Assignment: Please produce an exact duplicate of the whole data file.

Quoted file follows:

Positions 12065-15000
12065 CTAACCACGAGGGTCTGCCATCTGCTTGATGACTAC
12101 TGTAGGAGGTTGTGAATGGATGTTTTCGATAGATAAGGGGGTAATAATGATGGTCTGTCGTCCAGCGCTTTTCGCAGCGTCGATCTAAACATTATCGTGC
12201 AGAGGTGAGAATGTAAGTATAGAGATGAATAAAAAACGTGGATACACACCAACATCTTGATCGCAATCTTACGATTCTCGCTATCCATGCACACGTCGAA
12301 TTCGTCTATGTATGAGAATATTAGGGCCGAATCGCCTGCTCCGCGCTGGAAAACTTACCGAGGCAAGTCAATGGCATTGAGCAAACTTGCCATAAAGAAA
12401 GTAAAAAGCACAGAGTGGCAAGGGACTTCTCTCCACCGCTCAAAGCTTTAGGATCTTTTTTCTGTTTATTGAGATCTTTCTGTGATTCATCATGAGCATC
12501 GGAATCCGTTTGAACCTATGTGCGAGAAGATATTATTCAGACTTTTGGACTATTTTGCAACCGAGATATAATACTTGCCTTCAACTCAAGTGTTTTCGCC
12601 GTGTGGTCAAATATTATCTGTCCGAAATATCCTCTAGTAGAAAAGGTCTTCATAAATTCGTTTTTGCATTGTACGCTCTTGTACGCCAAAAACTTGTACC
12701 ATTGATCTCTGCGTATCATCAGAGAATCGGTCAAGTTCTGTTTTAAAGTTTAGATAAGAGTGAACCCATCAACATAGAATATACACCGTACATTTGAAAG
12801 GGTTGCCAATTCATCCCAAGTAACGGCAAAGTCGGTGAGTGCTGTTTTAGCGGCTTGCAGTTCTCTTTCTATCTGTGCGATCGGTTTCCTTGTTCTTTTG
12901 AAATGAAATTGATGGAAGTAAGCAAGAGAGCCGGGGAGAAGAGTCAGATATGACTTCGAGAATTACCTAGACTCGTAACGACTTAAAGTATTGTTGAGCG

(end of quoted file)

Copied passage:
Positions 12065-15000
12065 CTAACCACGAGGGTCTGCCATCTGCTTGATGACTAC
12101 TGTAGGAGGTTGTGAATGGATGTTTTCGATAGATAAGGGGGTAATAATGATGGTCTGTCGTCCAGCGCTTTTCGCAGCGTCGATCTAAACATTATCGTGC
12201 AGAGGTGAGAATGTAAGTATAGAGATGAATAAAAAACGTGGATACACACCAACATCTTGATCGCAATCTTACGATTCTCGCTATCCATGCACACGTCGAA
12301 TTCGTCTATGTATGAGAATATTAGGGCCGAATCGCCTGCTCCGCGCTGGAAAACTTACCGAGGCAAGTCAATGGCATTGAGCAAACTTGCCATAAAGAAA
12401 GTAAAAAGCACAGAGTGGCAAGGGACTTCTCTCCACCGCTCAAAGCTTTAGGATCTTTTTTCTGTTTATTGAGATCTTTCTGTGATTCATCATGAGCATC
12501 GGAATCCGTTTGAACCTATGTGCGAGAAGATATTATTCAGACTTTTGGACTATTTTGCAACCGAGATATAATACTTGCCTTCAACTCAAGTGTTTTCGCC
12601 GTGTGGTCAAATATTATCTGTCCGAAATATCCTCTAGTAGAAAAGGTCTTCATAAATTCGTTTTTGCATTGTACGCTCTTGTACGCCAAAAACTTGTACC
12701 ATTGATCTCTGCGTATCATCAGAGAATCGGTCAAGTTCTGTTTTAAAGTTTAGATAAGAGTGAACCCATCAACATAGAATATACACCGTACATTTGAAAG
12801 GGTTGCCAATTCATCCCAAGTAACGGCAAAGTCGGTGAGTGCTGTTTTAGCGGCTTGCAGTTCTCTTTCTATCTGTGCGATCGGTTTCCTTGTTCTTTTG
12901 AAATGAAATTGATGGAAGTAAGCAAGAGAGCCGGGGAGAAGAGTCAGATATGACTTCGAGAATTACCTAGACTCGTAACGACTTAAAGTATTGTTGAGCG